RogerBW's Blog

Ancillary Mercy, Ann Leckie 21 November 2015

2015 SF, sequel to Ancillary Justice and Ancillary Sword. Fleet Captain Breq is still on Athoek Station, but there are plenty of problems even without the civil war coming closer.

There's civil disobedience and factional fighting on the station. An ancillary from another ship shows up, as does another translator for the incomprehensible alien Presger. And Anaander Mianaai herself, ruler of the Radch, is on the way, and probably not well-inclined towards Breq. The obvious thing to do would be to flee, but Breq isn't just a focused element in the military any more: she has friends.

Breq wasn't expecting to have people in her life who actually liked her, and since the narrative is from her point of view we see her gradual realisation of what's going on. A lot of it is deliberately unspoken, but people's actions show their feelings even if nobody can say anything about them. Seivarden, largely absent from the second book, is more of a presence here, and Tisarwat also returns; the overall scale feels slightly larger than Sword, though not as huge as Justice. There is still tea.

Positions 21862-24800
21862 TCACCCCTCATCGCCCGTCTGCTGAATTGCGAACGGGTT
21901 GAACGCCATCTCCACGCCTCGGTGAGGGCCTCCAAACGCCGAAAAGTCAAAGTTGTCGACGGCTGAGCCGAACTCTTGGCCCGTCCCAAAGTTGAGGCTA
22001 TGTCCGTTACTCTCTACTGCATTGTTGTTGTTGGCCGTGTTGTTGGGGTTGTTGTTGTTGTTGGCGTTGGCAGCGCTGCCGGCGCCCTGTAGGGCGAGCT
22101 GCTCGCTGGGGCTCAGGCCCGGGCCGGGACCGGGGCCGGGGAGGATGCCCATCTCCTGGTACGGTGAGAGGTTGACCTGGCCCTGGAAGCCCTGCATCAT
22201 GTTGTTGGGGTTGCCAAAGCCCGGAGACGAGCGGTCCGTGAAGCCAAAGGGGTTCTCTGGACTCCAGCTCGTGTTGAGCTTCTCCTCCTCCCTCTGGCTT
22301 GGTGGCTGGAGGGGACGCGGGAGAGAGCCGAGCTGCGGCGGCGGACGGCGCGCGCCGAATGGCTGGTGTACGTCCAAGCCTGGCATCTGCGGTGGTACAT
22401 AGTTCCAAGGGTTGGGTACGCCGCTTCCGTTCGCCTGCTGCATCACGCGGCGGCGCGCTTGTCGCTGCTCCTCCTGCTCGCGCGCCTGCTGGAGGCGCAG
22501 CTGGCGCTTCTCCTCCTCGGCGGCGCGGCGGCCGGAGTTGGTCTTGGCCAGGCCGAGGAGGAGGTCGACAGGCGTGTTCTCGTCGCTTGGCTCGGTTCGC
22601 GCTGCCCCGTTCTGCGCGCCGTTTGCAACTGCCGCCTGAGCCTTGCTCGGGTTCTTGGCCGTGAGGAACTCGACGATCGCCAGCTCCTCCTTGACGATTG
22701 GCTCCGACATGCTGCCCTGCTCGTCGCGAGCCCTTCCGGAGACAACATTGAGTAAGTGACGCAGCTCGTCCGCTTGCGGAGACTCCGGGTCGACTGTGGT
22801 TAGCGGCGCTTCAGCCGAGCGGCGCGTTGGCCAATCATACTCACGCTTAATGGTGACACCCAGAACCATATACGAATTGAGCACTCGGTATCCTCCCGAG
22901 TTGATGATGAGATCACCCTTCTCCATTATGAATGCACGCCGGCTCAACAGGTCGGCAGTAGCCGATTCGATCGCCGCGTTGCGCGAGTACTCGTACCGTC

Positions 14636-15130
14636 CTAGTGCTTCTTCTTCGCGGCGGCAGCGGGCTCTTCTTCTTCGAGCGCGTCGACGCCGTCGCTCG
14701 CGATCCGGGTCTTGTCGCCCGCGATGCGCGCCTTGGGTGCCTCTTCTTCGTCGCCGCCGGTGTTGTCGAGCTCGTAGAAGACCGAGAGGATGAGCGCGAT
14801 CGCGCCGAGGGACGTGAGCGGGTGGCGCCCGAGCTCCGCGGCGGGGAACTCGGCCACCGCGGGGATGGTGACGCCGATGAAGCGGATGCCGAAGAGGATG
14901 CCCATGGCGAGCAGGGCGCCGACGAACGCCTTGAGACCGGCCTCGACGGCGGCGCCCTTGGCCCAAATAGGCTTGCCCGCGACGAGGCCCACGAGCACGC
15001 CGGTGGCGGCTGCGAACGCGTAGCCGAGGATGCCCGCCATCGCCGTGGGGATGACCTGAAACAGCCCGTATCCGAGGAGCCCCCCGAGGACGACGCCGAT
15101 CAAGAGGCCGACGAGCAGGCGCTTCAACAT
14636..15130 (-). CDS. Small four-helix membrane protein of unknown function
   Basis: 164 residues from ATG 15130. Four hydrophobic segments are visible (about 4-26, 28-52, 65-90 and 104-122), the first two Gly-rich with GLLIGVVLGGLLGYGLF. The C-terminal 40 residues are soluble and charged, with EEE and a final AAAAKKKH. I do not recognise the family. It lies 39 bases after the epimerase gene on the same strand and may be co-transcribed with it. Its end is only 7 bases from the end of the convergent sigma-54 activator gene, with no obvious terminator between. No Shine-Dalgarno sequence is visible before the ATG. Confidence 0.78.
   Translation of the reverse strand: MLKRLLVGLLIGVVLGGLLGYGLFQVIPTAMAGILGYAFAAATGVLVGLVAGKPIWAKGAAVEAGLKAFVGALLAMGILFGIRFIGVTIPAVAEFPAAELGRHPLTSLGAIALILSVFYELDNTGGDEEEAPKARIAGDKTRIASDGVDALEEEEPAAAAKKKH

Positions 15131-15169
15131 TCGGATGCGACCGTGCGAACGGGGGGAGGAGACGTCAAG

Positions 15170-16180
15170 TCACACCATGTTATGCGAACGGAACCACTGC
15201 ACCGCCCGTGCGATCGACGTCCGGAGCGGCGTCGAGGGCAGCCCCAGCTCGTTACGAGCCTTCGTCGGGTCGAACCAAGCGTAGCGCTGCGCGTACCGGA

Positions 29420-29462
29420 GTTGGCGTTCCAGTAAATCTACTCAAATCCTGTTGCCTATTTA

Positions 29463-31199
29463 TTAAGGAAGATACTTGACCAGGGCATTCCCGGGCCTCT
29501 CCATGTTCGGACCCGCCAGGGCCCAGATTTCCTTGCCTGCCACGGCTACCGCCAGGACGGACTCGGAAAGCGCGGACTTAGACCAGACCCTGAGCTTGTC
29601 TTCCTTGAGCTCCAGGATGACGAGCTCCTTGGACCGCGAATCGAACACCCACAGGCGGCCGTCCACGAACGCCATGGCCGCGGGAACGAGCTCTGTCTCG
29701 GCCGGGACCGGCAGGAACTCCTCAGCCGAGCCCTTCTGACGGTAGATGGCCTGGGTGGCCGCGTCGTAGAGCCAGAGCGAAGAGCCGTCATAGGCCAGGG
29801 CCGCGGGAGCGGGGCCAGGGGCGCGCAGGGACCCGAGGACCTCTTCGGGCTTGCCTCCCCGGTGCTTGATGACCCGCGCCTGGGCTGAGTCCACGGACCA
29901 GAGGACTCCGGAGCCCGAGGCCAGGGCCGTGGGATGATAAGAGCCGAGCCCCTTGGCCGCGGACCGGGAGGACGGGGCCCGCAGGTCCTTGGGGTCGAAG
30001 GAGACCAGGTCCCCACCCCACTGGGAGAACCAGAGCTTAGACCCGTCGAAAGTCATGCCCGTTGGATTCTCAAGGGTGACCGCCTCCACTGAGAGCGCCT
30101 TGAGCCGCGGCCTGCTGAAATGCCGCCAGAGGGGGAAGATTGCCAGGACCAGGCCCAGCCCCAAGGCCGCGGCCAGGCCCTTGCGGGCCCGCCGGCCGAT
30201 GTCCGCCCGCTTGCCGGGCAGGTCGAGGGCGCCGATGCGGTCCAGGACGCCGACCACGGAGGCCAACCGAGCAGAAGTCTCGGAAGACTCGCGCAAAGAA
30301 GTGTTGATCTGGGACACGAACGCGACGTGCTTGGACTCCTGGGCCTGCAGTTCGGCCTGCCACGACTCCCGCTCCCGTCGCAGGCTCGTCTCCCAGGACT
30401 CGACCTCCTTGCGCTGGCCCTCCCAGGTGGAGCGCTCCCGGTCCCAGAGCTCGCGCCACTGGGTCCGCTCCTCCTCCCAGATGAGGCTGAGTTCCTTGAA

This book also has one of the best treatments I've read of a subject that's dear to my heart, but I'm going to wrap that in rot13 because it's such a pleasure when one comes upon it in context: gur negvsvpvny vagryyvtraprf bs guvf jbeyq unir orra gerngrq nf guvatf fvapr gur ortvaavat, jvgu inevbhf bs Nannaqre Zvnannv noyr gb phg guvatf bhg bs gurve pbtavgvba ng jvyy, ohg Oerd qrpvqrf gb phg guebhtu gur xabg naq oybpx nyy rkgreany bireevqrf, fb gung gurl pna znxr gurve bja qrpvfvbaf. Guvf vf, bs pbhefr, n fynir eroryyvba, sebz fynirf jub jrer ohvyg abg gb or noyr gb guvax bs eroryyvba. Vg'f ornhgvshy, naq vgf vzcyvpngvbaf sbe rirelbar ner pbafvqrerq engure guna yrsg unatvat.

It's a truism that it's easier to write earlier volumes in a series than later ones: the early ones set up mysteries and tension, the later ones resolve them, and resolving things while staying interesting is hard work. Leckie gets this right, and while this is the end of the trilogy it doesn't wrap everything up neatly with all the good guys happy and the bad guys dead. There will still be problems in the world, but local victories have been won and there's hope for the future.

This is a story about vengeance and restitution, and the balance between them. It's a story about damaged people and how they heal. It's a bloody good story.

(This work is eligible for the 2016 Hugo Awards.)

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See also:
Ancillary Justice, Ann Leckie
Ancillary Sword, Ann Leckie

Previous in series: Ancillary Sword | Series: Imperial Radch

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